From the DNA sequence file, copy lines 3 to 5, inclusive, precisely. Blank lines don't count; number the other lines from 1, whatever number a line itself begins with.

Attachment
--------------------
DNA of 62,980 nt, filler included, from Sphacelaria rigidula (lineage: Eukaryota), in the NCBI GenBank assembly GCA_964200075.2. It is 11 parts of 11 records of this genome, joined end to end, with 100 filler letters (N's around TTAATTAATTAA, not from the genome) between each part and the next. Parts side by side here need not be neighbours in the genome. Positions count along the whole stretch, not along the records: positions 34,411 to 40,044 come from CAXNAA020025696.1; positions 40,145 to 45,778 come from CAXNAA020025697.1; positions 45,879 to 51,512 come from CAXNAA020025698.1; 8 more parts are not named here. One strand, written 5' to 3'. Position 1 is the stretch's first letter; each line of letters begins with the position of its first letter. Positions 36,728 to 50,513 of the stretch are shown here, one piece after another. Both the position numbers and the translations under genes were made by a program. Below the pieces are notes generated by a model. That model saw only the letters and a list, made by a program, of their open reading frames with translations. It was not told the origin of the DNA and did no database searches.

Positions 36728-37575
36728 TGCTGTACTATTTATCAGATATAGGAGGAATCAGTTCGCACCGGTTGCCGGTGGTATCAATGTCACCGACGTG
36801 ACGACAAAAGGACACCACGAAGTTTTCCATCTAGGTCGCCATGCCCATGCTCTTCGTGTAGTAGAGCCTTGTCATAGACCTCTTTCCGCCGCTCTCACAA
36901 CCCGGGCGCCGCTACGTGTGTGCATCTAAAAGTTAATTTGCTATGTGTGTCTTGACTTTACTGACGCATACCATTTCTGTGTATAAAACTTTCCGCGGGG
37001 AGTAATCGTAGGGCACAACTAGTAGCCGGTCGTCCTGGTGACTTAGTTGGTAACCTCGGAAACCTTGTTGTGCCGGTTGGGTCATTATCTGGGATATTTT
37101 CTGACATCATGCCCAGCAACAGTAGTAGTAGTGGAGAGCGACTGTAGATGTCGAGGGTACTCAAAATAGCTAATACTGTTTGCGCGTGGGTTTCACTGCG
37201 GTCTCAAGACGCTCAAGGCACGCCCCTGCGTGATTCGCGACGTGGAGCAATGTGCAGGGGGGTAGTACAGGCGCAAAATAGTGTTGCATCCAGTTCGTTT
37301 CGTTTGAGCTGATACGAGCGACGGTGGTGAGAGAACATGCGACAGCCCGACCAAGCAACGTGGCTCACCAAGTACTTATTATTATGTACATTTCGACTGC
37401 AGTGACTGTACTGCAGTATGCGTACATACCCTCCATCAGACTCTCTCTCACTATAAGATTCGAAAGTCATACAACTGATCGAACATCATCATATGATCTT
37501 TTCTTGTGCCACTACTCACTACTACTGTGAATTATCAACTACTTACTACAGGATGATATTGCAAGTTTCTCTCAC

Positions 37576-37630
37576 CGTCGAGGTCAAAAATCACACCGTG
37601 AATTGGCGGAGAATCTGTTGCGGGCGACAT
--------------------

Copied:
36728 TGCTGTACTATTTATCAGATATAGGAGGAATCAGTTCGCACCGGTTGCCGGTGGTATCAATGTCACCGACGTG
36801 ACGACAAAAGGACACCACGAAGTTTTCCATCTAGGTCGCCATGCCCATGCTCTTCGTGTAGTAGAGCCTTGTCATAGACCTCTTTCCGCCGCTCTCACAA
36901 CCCGGGCGCCGCTACGTGTGTGCATCTAAAAGTTAATTTGCTATGTGTGTCTTGACTTTACTGACGCATACCATTTCTGTGTATAAAACTTTCCGCGGGG